Court upholds ruling blocking transfer of alleged ISIS backer to Saudi Arabia
A federal appeals court on Monday upheld a judgeâs order that had blocked the U.S. military from sending to Saudi Arabia an American suspected of fighting for the Islamic State in Syria.
A three-judge panel of the D.C. Circuit split 2-1 in the decision, which endorses a lower-court ruling that the unidentified Saudi-U.S. dual citizen could not be forcibly sent to Saudi Arabia.
Story Continued Below
The panelâs majority and dissenting opinions were not immediately released, pending a review for sensitive information. A formal judgment that the court filed in the case, however, shows that the D.C. Circuit judges split along ideological lines. Judges Sri Srinivasan and Robert Wilkins, both appointees of President Barack Obama, voted to prevent the transfer. Judge Karen Henderson, a George H.W. Bush appointee, dissented.
The prisonerâs lawyers, from the American Civil Liberties Union, argued that it was unconstitutional to transfer the alleged ISIS fighter without some sort of treaty or standing diplomatic agreement.
However, Justice Department lawyers argued that delaying or rejec ting the transfer would damage the ability of U.S. officials to negotiate prisoner transfers in the future.
A department spokeswoman said on Monday that officials there were reviewing the decision.
âThis individualâs alleged activities with ISIL implicate numerous national security, law enforcement, international relations and foreign policy concerns,â said the spokewoman, Kerri Kupec, using an alternative acronym for the terrorist group. âBoth domestic and international law confer on the U.S. military broad discretion over battlefield operations, including the transfer of individuals captured on overseas battlefields. We are reviewing the decision and considering our next steps.â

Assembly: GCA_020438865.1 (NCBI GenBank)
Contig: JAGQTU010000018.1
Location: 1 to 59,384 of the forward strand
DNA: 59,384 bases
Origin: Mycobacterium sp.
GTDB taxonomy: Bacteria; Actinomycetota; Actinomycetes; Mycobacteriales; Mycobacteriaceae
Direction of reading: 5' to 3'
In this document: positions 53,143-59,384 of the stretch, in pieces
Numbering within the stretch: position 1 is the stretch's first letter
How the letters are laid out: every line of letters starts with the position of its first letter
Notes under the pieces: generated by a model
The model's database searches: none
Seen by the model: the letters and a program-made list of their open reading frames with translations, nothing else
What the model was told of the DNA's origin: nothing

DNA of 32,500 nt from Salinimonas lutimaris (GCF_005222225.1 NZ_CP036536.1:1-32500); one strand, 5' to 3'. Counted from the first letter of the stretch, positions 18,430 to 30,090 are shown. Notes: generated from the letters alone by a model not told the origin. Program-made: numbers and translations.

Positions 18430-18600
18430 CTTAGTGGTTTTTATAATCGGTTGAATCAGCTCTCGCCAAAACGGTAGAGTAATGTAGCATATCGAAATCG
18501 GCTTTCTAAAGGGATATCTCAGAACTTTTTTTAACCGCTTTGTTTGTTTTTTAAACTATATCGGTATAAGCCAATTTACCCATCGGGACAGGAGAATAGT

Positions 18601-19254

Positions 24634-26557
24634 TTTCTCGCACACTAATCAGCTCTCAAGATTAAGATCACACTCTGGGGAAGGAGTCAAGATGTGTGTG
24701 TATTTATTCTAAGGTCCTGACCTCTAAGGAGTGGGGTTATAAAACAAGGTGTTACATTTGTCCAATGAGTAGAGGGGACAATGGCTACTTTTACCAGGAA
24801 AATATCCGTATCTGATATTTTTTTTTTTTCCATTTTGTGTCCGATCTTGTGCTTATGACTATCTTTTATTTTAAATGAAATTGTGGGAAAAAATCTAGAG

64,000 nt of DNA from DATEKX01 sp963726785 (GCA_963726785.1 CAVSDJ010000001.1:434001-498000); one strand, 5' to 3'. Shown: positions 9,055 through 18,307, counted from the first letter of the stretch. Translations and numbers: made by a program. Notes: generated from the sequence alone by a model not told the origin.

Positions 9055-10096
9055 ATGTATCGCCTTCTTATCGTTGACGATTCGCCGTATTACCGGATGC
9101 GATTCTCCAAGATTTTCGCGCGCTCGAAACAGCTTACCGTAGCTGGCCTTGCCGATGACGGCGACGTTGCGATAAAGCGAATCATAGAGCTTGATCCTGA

The ACLU endorsed the courtâs opinion.
âThe appeals courtâs judgment vindicates due process, limits on executive authority and the protection of an Americanâs constitutional rights,â Jonathan Hafetz, the ACLU attorney who argued the issue before the court on A pril 27, said in a statement. âThe president does not get a blank check to dispose of the liberty of U.S. citizens just because international relations or military actions are involved.â
U.S. officials say the detainee was turned over last September by the Syrian Democratic Forces, a faction in the countryâs civil war whose stated goal is a secular and democratic Syria. Initial reports called the prisoner an ISIS fighter, but later court submissions were short on evidence that the individual had actually fought with ISIS. There were indications that heâd explored military tactics and was aligned with ISIS philosophy.
He also claimed to be a journalist, however, and was traveling with press credentials of dubious provenance.
U.S. District Court Judge Tanya Chutkan, who is also an Obama appointee, issued an order in January requiring the U.S. government to provide 72 hoursâ notice before transferring the prisoner out of American custody in Iraq. Justice Department lawyers filed such a notice last month and were promptly confronted by a motion from the ACLU to block the transfer. Chutkan ultimately entered a preliminary injunction blocking the transfer.